Citizens Services Minister Jinny Sims takes questions in the B.C. legislature Oct. 19, 2017 about delayed information on the Pressy Lake fire that destroyed 33 homes near 100 Mile House in August. (Hansard TV)

Changes coming to FOI rules, B.C. minister says

Jinny Sims looking at 72-hour public release policy

Weekly newspapers and freelance journalists might soon get more time to produce stories gleaned from freedom of information requests to the B.C. government.

Citizens Services Minister Jinny Sims isn’t making any promises, but a review of freedom of information (FOI) requests to the B.C. government and its agencies is underway, and the policy of releasing all results on a public website 72 hours after they are given to the applicant is part of that.

B.C. Ferries was the first provincial agency to start public release of all FOI requests, and the rest of the government followed suit under the previous B.C. Liberal administration.

“It has been brought to my attention that this is still happening, and we’re doing a review, and we’re looking at making some changes,” Sims said in an interview with Black Press.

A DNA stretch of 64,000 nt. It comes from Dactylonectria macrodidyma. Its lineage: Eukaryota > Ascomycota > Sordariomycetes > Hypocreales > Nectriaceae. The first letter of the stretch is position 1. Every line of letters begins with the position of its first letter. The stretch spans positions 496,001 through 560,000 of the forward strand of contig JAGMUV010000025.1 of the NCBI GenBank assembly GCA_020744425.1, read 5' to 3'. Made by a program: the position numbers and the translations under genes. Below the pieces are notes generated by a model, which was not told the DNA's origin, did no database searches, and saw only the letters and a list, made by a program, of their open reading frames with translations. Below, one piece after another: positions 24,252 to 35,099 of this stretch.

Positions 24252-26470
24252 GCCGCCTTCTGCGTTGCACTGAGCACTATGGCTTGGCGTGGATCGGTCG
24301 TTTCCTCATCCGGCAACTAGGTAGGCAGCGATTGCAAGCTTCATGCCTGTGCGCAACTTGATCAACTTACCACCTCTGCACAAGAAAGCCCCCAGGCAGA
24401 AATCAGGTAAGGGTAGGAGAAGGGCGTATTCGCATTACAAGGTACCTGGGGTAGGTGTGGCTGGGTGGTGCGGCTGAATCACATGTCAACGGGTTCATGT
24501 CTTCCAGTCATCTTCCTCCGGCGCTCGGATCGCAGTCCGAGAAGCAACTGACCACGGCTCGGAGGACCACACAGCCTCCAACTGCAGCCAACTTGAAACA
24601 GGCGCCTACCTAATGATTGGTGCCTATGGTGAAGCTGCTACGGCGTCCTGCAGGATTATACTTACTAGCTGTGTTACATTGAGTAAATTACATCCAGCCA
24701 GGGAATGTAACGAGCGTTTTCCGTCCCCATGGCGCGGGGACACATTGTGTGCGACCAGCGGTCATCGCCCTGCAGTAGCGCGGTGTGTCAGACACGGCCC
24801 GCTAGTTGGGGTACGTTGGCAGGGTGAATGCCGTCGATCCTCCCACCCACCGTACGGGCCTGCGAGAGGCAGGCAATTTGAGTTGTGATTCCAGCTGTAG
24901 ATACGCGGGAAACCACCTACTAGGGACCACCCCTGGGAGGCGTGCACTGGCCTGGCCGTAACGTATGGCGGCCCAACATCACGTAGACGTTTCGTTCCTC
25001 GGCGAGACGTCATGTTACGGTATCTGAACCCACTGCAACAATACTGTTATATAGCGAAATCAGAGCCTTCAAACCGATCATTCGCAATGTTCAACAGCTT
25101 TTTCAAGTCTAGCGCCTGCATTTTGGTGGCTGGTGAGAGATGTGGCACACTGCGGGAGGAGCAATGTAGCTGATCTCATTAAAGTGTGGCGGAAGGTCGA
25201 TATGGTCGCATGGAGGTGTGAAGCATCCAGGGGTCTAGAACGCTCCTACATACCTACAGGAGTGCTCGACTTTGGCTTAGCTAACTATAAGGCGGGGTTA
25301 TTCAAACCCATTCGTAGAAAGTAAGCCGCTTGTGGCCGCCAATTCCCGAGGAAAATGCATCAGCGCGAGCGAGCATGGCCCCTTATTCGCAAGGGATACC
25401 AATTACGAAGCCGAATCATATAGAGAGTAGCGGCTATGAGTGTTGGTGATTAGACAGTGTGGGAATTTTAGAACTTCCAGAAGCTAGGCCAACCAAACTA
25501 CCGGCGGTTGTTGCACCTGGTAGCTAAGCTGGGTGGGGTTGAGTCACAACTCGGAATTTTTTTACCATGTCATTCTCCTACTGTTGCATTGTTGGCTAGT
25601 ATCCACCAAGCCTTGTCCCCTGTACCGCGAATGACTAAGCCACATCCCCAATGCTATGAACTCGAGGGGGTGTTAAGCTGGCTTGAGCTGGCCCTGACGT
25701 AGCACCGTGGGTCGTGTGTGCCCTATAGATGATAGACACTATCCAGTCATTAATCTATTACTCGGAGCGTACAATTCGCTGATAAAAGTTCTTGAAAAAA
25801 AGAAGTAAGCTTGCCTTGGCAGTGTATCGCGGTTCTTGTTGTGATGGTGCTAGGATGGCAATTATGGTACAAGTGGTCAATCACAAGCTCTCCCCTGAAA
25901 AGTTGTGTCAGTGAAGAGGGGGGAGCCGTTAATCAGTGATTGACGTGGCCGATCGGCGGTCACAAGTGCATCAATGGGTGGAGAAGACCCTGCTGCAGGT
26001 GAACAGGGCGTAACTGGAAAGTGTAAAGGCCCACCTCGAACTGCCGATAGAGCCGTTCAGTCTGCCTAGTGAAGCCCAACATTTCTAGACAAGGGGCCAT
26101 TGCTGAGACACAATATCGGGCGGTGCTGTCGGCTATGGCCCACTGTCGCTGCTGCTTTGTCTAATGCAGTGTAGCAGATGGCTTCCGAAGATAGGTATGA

“One of the things that I’ve also heard is that when you publish a name on a website of who has put in a request, that also has a chilling factor for some people. So we’re looking at the whole issue around this, and we are planning to make changes.”

The NDP promised in the spring election campaign to change the public release policy.

After former finance minister Mike de Jong began posting FOI responses to a public website, researchers and reporters objected. Media lawyer David Sutherland noted that when law firms use FOI for civil cases, they try to keep them secret from the other side. He predicted public release would result in lawyers using agents to file requests, adding more complexity to cases.

Sims said the on-time performance of response to FOI requests has also improved, up from 80 per cent last year to 91 per cent. She attributed the improvement to her new direction for staff, who she said have been “unleashed to do their job.”

Sheer volume of FOI requests is an issue for the B.C. government, including everything from political staff combing through ministers’ calendars to provincial prison inmates demanding menus of correctional institutions.

“We do have a small number of high-volume users, the frequent flyers on our FOI system, and they do generate significant workload pressures,” Sims said. “In 2016-17 alone, two requesters were responsible for 29 per cent of all general requests, and one of these two requesters generated 65 per cent of all media-related FOI requests.”

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